Integrate Strategies to Improve Environmental and Reproductive Justice

Reproductive justice recognizes the impact that environments—both our living and working environments—have on health and the importance of ensuring that women and their families live in healthy communities. The Environmental Protection Agency defines environmental justice as “the fair treatment and meaningful involvement of all people regardless of race, color, national origin, or income with respect to the development, implementation, and enforcement of environmental laws, regulations, and policies.”

The environmental justice and reproductive justice movements are particularly linked around toxics that impact pregnancy and fertility. Low-income women and children living in urban areas are disproportionately exposed to environmental toxics, many of which adversely impact overall health and reproductive, maternal, and child health in particular. The increasing attention on the effects of chemical exposures on health, as well as new efforts to “green” cities, provides a ripe opportunity to integrate environmental and reproductive justice education and advocacy strategies.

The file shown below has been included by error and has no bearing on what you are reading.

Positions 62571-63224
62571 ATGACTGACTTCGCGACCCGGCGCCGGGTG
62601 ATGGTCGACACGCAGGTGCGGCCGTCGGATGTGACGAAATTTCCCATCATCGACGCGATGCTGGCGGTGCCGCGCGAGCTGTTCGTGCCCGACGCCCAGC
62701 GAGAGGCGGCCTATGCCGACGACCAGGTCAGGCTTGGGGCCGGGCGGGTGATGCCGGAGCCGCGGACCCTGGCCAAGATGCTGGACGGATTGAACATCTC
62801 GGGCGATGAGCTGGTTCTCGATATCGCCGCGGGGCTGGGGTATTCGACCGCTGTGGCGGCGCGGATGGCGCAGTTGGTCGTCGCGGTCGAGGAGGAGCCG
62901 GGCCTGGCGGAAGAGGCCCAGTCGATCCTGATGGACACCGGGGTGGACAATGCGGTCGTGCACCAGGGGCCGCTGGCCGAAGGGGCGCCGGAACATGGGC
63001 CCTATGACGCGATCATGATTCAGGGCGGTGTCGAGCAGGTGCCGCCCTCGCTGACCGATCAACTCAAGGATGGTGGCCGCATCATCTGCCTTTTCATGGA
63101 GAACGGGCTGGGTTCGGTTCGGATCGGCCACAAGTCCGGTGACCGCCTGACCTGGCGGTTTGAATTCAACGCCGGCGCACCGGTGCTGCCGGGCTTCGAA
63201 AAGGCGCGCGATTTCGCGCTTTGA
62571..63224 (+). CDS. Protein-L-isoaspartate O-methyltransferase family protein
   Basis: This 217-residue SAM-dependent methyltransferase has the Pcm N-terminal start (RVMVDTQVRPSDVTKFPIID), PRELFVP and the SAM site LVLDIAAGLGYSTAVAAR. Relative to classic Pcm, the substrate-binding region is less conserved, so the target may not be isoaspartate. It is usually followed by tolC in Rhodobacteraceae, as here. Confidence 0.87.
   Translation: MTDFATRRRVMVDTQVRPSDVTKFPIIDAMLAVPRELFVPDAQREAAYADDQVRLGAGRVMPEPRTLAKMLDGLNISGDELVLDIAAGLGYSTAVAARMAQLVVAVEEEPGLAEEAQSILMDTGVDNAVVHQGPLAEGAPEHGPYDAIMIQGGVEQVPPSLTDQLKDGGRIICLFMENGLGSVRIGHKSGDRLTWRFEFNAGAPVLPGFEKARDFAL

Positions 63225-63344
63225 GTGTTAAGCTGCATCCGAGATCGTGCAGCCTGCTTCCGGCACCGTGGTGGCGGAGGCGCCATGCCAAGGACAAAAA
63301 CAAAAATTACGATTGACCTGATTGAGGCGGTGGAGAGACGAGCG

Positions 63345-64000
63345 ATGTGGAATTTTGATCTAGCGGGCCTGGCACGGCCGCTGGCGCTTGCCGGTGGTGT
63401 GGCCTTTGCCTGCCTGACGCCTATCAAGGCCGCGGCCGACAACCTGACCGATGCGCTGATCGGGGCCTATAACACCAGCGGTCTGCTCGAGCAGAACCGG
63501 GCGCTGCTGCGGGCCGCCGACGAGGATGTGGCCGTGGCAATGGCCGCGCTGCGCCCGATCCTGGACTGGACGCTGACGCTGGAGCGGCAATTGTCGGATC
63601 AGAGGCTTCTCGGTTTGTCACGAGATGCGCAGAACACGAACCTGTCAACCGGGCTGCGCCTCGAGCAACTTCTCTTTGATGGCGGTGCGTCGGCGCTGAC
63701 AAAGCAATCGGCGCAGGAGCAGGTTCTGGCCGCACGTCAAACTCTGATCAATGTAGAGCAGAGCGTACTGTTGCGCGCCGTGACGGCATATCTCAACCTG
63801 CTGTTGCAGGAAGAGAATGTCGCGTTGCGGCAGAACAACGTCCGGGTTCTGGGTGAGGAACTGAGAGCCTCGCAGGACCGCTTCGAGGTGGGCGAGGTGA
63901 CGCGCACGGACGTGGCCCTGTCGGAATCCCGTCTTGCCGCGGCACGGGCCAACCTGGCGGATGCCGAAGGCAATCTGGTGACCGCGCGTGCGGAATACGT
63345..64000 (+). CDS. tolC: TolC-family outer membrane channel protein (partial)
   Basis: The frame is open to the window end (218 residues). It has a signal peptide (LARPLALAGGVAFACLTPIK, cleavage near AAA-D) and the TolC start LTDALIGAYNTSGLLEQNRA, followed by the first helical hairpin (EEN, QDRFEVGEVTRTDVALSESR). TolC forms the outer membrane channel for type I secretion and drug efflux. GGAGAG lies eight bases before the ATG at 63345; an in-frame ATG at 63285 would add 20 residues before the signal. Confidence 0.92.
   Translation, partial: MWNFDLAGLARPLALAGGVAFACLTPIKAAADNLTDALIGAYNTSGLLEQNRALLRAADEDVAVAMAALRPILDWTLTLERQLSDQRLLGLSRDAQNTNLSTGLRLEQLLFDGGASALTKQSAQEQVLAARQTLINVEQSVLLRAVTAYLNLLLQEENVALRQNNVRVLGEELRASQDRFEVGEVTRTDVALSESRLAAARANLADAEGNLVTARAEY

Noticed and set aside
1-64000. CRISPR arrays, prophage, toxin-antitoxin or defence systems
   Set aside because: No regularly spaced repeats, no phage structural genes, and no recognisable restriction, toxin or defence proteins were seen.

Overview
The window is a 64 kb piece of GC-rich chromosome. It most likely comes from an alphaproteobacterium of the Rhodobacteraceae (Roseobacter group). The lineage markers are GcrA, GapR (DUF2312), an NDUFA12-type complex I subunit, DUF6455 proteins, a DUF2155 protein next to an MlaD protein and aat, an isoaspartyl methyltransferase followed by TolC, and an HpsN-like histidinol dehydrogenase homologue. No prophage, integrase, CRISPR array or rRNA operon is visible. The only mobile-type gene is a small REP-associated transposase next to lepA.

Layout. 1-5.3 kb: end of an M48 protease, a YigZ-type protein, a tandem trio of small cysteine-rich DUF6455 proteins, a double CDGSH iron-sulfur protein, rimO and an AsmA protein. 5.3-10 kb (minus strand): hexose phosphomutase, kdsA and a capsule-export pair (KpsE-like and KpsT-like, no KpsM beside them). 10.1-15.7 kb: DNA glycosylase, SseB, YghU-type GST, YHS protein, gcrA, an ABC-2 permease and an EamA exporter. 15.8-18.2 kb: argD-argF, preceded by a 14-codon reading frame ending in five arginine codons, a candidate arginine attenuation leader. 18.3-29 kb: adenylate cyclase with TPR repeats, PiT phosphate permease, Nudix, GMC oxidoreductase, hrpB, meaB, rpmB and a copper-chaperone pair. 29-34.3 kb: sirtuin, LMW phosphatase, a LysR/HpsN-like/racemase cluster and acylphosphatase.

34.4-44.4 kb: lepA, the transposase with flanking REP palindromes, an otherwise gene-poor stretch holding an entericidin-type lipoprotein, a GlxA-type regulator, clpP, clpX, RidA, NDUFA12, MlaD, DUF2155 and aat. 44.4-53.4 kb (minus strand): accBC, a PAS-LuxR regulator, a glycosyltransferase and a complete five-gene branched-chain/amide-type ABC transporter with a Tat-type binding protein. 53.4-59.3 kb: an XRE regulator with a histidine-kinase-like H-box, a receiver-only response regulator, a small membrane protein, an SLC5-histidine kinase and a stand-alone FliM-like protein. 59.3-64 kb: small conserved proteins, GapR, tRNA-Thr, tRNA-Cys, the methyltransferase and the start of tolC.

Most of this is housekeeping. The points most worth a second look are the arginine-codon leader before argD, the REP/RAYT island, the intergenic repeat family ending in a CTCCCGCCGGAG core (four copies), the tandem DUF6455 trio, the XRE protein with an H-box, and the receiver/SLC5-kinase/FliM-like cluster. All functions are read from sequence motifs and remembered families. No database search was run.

Through strategic collaborations between the reproductive and environmental justice movements, we move closer toward our shared goal that every woman be able to bear and raise healthy children and live in healthy communities.

Local Recommendations:

Local advocates can improve reproductive, maternal, and child health by reducing the burden of environmental contaminants in urban low-income communities and workplaces. Local officials often oversee urban infrastructure, including public transportation and housing, where a significant amount of exposure to toxics occurs. Building the social, political, and economic power of low-income women and women of color most affected by environmental toxics will be essential to promoting reproductive and environmental justice in these communities.
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© 2012 National Institute for Reproductive Health